Century Marks

Century Marks

Now or never

An open letter from scientists published in the MIT Technology Review urges President Obama to make addressing global warming the top priority of his second term. The letter, which recognizes that many Americans remain skeptical about global warming, criticizes the president for bungling efforts to create green jobs. It calls on him to impose a carbon tax and fund trillions of dollars worth of research. “We can no longer pretend that addressing climate change will be without real costs” (Washington Examiner, January 12).

A cut apart

Theologian and Bible scholar Rudolf Bultmann grew up in a family shaped by the pietist revival in Germany. His father, a pastor, eventually became a liberal, but his mother re­mained attached to the pietist tradition. The two took their theological differences to their graves. The tombstone of Bultmann’s father reads: “I believe in God my father,” a line that reflects the theological liberalism of Adolf Harnack. His mother’s tomb­stone declares, “I know that my redeemer lives” (Konrad Hammann, Rudolf Bultmann: A Biography, Polebridge).


As late as the mid-1970s the National Rifle Association (founded in 1871) focused on hunting, conservation and marksmanship. But at its annual meeting in 1977 it was taken over by radical gun rights activists, who reshaped the group’s orientation. The old guard had plans to move headquarters to Colorado, but the new leaders decided that the real action was in Washington. Today the NRA is arguably the most powerful lobbying organization in the country. William J. Vizzard, a retired Bureau of Alcohol, Tobacco and Firearms official, says the NRA has no interest in compromise. “They’re not interested in fixing things. They want to stir things up, and the more they stir things up, the more members they get and the more money they make” (Washington Post, January 12).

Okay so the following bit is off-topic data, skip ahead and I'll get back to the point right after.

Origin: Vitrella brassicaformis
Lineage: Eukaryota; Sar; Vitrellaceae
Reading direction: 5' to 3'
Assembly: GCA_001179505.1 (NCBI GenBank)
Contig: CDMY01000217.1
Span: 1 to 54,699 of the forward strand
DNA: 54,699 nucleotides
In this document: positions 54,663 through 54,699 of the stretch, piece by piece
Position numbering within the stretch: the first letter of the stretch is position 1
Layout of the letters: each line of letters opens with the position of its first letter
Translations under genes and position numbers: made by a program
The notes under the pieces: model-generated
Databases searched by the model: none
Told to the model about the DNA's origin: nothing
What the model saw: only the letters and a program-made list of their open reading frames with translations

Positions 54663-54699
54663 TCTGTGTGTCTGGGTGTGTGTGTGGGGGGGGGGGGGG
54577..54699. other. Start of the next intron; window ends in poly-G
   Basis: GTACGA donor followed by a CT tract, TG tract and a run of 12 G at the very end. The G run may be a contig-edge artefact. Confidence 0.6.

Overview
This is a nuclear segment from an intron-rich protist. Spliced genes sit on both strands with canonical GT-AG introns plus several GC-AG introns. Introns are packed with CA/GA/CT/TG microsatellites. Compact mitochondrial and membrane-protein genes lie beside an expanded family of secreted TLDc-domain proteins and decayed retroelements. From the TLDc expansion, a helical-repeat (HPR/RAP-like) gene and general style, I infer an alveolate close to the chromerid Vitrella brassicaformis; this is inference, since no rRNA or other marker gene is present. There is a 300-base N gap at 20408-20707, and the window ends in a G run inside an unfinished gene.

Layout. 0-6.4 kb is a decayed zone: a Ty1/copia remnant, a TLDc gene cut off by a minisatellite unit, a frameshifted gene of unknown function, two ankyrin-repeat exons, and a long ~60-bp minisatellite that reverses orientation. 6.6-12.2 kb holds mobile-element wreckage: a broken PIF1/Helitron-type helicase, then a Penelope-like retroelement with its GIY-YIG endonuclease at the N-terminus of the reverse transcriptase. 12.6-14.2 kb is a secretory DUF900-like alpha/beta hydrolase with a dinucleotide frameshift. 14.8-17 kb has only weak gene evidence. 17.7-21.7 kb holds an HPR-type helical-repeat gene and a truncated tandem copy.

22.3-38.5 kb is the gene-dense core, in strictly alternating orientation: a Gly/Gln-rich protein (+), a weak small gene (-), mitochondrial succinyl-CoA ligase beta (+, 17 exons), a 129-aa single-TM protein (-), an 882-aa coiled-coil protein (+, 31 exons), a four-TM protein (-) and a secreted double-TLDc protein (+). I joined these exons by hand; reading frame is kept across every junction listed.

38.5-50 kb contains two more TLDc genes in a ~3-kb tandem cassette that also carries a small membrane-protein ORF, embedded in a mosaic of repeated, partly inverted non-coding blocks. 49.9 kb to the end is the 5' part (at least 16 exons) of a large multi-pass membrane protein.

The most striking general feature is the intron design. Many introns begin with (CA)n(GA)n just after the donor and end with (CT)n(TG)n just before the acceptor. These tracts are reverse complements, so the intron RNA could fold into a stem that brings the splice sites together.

Emancipation promised

This month is the sesquicentennial celebration of Lincoln’s signing of the Emancipation Proclamation, popularly thought to be the act that freed the slaves. In reality, it didn’t free all the slaves, only those in parts of the Confederacy that were in rebellion against the Union. Since those slaves were behind enemy lines, the proclamation couldn’t be enforced, at least not while the Civil War was in progress. The proclamation didn’t apply to parts of the South that weren’t in rebellion or to four border states with slaves who ­didn’t join the Confederacy. The procla­ma­tion, however, set the stage for the passing of the Thirteenth Amend­ment two years later, which outlawed slavery (USA Today, December 25).

Precarious state

Most Christians in Syria back the Alawite-dominated regime led by Bashar al-Assad. They prefer a flawed secular government to one run by Islamic hardliners. Syrian Christians, who make up about 10 percent of the population, are a significant portion of the business and professional classes. They do not fear bloodshed were there to be a regime change. What they fear is being treated like second-class citizens. A victory by the opposition forces could lead to the emigration of hundreds of thousands of Syrian Chris­tians (Current History, December).